Coconut Tree Disease And Pests: Treatment Of Coconut Tree Issues

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By Susan Patterson, Master Gardener

The coconut tree is not only beautiful but also very useful. Valued commercially for beauty products, oils and raw fruit, coconuts are widely grown in areas with tropical weather. However, different kinds of coconut tree problems may interfere with healthy growth of this tree. Therefore, proper diagnosis and treatment of coconut tree issues is essential in order of the tree to thrive.

Identification of Common Coconut Palm Tree Insects

There are a number of pests that frequent the coconut tree, causing considerable damage.


Coconut scale insects and mealybugs are sap-sucking pests that feed on sap found in plant cells while excreting toxins from their salivary glands. Leaves eventually turn yellow and die. These coconut palm tree insects can also spread to nearby fruit trees and cause significant damage.

Microscopic coconut mites will cause nuts to have a rough, corky texture. Heavy mite feeding results in deformed coconuts.

Coconut black beetles have been a cause for concern in some areas where they burrow between leaf sheaths and eat the soft foliage tissue. Using an iron beetle hook or a pheromone trap can control these beetles.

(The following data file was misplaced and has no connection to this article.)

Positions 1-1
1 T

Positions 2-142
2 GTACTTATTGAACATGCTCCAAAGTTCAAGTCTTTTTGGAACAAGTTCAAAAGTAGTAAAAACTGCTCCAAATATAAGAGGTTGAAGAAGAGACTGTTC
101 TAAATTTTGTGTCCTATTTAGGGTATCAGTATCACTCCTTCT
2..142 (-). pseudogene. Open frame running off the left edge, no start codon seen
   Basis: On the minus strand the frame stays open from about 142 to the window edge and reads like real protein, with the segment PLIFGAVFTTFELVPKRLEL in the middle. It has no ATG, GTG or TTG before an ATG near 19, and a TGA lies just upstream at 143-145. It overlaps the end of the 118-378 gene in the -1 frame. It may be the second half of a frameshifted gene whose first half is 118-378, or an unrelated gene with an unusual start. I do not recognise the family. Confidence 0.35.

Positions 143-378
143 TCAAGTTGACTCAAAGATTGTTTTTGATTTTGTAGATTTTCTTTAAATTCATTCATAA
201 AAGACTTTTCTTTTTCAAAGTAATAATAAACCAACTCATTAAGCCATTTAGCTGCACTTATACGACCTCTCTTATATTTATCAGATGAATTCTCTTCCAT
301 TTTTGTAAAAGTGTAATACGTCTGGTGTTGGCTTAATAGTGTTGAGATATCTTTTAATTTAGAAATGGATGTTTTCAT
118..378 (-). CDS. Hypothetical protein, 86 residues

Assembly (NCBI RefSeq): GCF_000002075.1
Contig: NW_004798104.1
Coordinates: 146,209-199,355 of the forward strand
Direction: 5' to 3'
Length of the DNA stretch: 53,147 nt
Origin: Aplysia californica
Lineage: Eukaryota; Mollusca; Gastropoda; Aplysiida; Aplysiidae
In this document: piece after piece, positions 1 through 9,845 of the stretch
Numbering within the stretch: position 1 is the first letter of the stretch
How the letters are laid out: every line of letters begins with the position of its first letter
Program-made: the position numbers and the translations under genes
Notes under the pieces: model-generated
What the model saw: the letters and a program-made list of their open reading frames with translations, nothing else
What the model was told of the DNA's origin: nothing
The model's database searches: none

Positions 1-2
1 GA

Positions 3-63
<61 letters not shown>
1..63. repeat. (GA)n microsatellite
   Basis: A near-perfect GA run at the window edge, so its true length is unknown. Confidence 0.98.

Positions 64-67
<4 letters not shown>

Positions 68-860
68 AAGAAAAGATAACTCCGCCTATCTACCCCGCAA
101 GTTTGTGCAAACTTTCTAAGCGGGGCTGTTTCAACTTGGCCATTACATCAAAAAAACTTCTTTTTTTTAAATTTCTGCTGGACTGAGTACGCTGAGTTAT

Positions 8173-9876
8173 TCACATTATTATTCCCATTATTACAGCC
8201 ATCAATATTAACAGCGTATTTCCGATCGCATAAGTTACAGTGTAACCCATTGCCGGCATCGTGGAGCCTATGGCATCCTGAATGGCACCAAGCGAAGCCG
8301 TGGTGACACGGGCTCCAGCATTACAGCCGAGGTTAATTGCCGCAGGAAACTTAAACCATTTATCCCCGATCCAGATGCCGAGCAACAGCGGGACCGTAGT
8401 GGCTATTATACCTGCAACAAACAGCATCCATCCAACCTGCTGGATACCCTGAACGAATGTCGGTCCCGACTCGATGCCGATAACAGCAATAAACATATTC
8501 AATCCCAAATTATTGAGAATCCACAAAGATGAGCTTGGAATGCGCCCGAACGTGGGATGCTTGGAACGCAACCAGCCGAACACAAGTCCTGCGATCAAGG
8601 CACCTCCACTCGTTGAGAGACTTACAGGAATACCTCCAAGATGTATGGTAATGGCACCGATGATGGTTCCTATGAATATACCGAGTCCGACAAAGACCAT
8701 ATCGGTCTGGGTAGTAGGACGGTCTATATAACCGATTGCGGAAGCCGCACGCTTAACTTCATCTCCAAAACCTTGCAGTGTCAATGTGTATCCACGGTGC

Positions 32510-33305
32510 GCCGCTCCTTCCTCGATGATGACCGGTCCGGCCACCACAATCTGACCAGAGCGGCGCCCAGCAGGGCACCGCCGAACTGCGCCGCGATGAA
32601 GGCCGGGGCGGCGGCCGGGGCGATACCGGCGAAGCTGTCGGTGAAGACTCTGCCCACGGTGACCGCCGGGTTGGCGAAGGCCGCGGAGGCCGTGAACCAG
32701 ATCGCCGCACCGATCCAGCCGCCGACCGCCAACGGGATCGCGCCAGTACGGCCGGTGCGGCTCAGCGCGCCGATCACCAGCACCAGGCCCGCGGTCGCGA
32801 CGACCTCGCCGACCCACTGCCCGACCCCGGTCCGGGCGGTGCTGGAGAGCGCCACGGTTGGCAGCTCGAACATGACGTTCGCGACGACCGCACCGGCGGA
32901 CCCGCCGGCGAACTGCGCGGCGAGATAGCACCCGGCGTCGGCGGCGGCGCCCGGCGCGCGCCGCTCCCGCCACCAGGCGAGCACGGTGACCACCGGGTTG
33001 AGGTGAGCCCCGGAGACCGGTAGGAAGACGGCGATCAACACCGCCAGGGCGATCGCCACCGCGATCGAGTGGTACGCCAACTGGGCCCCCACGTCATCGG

Identification of Common Coconut Tree Disease

Other kinds of coconut tree problems include diseases. Some of the more common coconut tree disease issues include fungal or bacterial problems.

Fungal pathogens can cause bud rot, which is diagnosed by the appearance of black lesions on young fronds and leaves. As the disease spreads, the tree becomes weak and has a difficult time fighting off other invaders. Eventually, the fronds will all be gone, and only the trunk will remain. Unfortunately, the coconut tree dying is inevitable once the disease has spread and the tree should be removed.

The fungus Ganoderma sonata causes ganoderma root, which can injure many species of palm trees by feeding on plant tissue. Older fronds begin to droop and collapse while new fronds will be stunted and pale in color. There is no chemical control for this disease, which will kill palms in three years or less.

Leaf infestations called “leaf spots” can occur on coconut trees and are caused by both fungi and bacteria. Circular or elongated spots develop on foliage. Prevention includes not letting irrigation wet the foliage. Leaf infestations rarely kill a tree but can be controlled by fungicidal sprays if severe.

The successful treatment of coconut tree issues can normally occur with prevention and early detection of coconut tree disease and pest infestations.

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